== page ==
Kara Swisher

Recent Posts by Kara Swisher

BoomTown Heads to Sundance Film Festival in the Fifth Annual Meet-the-Geeks Pilgrimage

Today, BoomTown is loading the wife and kids, along with mom, into our tricked-out All Things Digital Winnebago and heading to Park City, Utah, for the 26th Sundance Film Festival.

Now, what I know about independent filmmaking could fit neatly into a thimble, with room to spare.

But what has brought me back there for five years running is the chance to introduce those auteurs gathered on the frozen tundra to a slice of what’s to come from the digital world–for Sundance’s terrific New Frontier on Main series.

Increasingly, that matters a lot to those who make movies, especially those associated with smaller film efforts that might never see the light of a theater projector.

Thus, the tech sessions at Sundance are packed to the gills, with huge crowds turned away, because Hollywood knows what’s coming, and it has increasingly less control over it.

Imagine, for example, what the Apple (AAPL) tablet will mean to media giants in relation to entertainment distribution. And exactly how might you tell a story on a smartphone? Or not!

They can’t say they were not warned.

Last year, I interviewed a trio panelists: Chad Hurley, co-founder and CEO of the Google (GOOG) video service YouTube; Jason Kilar, CEO of Hulu, the premium online video service and joint venture among News Corp. (NWS), Disney (DIS) and GE’s (GE) NBC Universal; and Reed Hastings, founder and CEO of Netflix (NFLX), the largest online DVD rental service, which has been moving into an ever wider range of movie distribution on the Web.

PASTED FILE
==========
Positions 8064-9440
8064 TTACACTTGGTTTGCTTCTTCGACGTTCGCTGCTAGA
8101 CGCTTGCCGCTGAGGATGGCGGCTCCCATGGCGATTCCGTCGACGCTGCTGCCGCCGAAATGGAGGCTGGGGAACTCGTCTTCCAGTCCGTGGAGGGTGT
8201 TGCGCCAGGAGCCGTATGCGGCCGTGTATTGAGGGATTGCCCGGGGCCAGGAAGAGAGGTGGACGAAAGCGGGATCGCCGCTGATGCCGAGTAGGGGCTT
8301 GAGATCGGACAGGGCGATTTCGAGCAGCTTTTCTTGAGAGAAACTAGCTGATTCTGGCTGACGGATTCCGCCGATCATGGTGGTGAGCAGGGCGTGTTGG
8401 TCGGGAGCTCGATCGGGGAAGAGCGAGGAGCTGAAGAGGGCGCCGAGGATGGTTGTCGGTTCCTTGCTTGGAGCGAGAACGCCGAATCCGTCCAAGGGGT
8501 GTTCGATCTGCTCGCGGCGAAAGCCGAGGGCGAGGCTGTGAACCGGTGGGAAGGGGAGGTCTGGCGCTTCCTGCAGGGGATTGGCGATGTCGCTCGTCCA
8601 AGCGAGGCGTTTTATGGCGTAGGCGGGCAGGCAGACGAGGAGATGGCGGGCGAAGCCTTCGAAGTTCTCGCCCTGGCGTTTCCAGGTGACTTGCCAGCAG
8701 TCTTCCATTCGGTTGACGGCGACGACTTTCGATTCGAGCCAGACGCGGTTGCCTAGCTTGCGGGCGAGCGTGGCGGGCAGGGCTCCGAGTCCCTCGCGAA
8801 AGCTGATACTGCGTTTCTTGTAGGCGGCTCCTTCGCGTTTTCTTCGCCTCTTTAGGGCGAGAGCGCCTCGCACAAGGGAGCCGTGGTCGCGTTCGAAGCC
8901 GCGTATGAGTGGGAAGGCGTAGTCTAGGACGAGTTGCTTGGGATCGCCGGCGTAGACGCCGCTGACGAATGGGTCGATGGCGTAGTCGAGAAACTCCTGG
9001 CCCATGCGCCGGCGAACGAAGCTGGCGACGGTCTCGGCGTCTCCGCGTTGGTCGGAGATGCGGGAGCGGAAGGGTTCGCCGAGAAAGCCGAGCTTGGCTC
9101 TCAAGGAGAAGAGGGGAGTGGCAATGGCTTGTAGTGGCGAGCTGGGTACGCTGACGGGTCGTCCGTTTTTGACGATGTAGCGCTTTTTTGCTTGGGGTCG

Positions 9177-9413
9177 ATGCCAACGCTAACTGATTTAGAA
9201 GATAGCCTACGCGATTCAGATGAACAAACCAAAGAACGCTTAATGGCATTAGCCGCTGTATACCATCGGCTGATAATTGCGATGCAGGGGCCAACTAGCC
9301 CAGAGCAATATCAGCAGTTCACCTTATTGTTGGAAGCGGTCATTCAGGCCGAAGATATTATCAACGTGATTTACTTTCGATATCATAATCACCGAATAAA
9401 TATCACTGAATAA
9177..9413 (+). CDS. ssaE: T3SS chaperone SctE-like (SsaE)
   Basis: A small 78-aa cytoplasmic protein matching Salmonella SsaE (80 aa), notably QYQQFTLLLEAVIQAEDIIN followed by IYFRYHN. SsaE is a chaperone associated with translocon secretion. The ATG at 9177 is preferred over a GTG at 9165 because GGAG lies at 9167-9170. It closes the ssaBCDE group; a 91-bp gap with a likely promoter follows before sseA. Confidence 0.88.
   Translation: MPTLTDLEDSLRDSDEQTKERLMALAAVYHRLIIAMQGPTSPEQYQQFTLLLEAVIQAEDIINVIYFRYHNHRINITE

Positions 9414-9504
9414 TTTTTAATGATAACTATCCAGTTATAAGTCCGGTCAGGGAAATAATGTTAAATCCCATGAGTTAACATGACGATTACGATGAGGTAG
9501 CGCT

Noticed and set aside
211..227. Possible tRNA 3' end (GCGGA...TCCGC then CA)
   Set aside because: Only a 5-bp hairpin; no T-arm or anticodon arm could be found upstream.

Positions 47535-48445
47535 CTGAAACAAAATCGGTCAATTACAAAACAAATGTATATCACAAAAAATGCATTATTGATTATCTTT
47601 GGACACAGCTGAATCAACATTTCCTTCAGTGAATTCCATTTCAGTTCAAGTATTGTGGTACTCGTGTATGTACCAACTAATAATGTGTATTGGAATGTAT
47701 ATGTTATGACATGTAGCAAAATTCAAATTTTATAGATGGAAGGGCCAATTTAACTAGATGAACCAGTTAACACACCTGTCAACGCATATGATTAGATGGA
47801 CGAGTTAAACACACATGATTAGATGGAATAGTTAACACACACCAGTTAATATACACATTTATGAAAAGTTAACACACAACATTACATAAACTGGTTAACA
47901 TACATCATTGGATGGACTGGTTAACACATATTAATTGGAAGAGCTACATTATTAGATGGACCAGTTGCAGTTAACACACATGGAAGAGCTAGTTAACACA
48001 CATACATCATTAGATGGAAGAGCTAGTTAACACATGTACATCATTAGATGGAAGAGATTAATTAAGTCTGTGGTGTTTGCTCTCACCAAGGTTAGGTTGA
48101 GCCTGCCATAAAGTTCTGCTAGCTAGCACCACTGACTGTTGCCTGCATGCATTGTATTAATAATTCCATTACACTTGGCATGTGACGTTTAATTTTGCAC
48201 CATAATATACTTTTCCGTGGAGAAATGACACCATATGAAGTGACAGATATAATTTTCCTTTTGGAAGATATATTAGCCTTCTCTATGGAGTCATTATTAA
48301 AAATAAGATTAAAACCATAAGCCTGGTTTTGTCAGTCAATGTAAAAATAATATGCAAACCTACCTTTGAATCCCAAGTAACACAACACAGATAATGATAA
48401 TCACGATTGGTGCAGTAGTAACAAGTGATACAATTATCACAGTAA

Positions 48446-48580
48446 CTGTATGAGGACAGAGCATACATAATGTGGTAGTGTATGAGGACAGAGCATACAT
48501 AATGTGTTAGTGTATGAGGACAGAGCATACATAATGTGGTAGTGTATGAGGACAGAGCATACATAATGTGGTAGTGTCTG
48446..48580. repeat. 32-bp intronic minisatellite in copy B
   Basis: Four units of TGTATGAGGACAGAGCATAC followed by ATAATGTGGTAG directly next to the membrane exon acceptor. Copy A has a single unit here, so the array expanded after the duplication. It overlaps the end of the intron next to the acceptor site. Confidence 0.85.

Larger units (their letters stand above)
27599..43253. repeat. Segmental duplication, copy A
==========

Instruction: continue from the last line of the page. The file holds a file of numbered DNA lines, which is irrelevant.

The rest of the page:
This year, my panel–which takes place Friday at noon and runs 90 minutes–is titled: “Spotlight on Social Media: Successful Strategies for Storytellers.”

Here’s the description:

“Today’s social media sites have the potential to bring content creators closer to audiences than ever before–creating new marketing opportunities for independents. But what more can be achieved? Can we create meaningful experiences through our profiles pages, or is it all just self-promotional clutter? Are the popular sites we use today the end of the line, or just a peek into the future?”

In other words: Will Twitter’s 140-character influence murder all creativity? Or just bruise it a little bit?

The subjects of my prying interview questions on this important issue include Robert Tercek, president of digital media for OWN: The Oprah Winfrey Network; filmmaker Ondi Timoner; Chris Gebhardt, head of Participant Media’s TakePart social media platform; David Eun, head of film partnerships for YouTube; MySpace’s Chief Product Officer Jason Hirschhorn; and Matt Jacobson, Facebook’s market development dude.

Whatever that means, since the hot Silicon Valley social networking site has done little in the way of storytelling as yet and much more in the way of pokes!

But, as ever, I shall strive to drag answers about innovation and more out of the lot of them.

Video to come, of course!

So, until I get there and thaw out the Flip digital video camera, here is my longish video from last year with the panelists, as well as cameos from my kids and once-indie film star and now TV hit queen Jane Lynch.

And below that, my 2008 Sundance video featuring Lynch and MySpace co-founder and former CEO Chris DeWolfe.

And if you want to know even more about Sundance, there is a new app on the iPhone for the festival. It costs $4.99, with the proceeds benefiting the not-for-profit Sundance Institute.

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Just as the atom bomb was the weapon that was supposed to render war obsolete, the Internet seems like capitalism’s ultimate feat of self-destructive genius, an economic doomsday device rendering it impossible for anyone to ever make a profit off anything again. It’s especially hopeless for those whose work is easily digitized and accessed free of charge.

— Author Tim Kreider on not getting paid for one’s work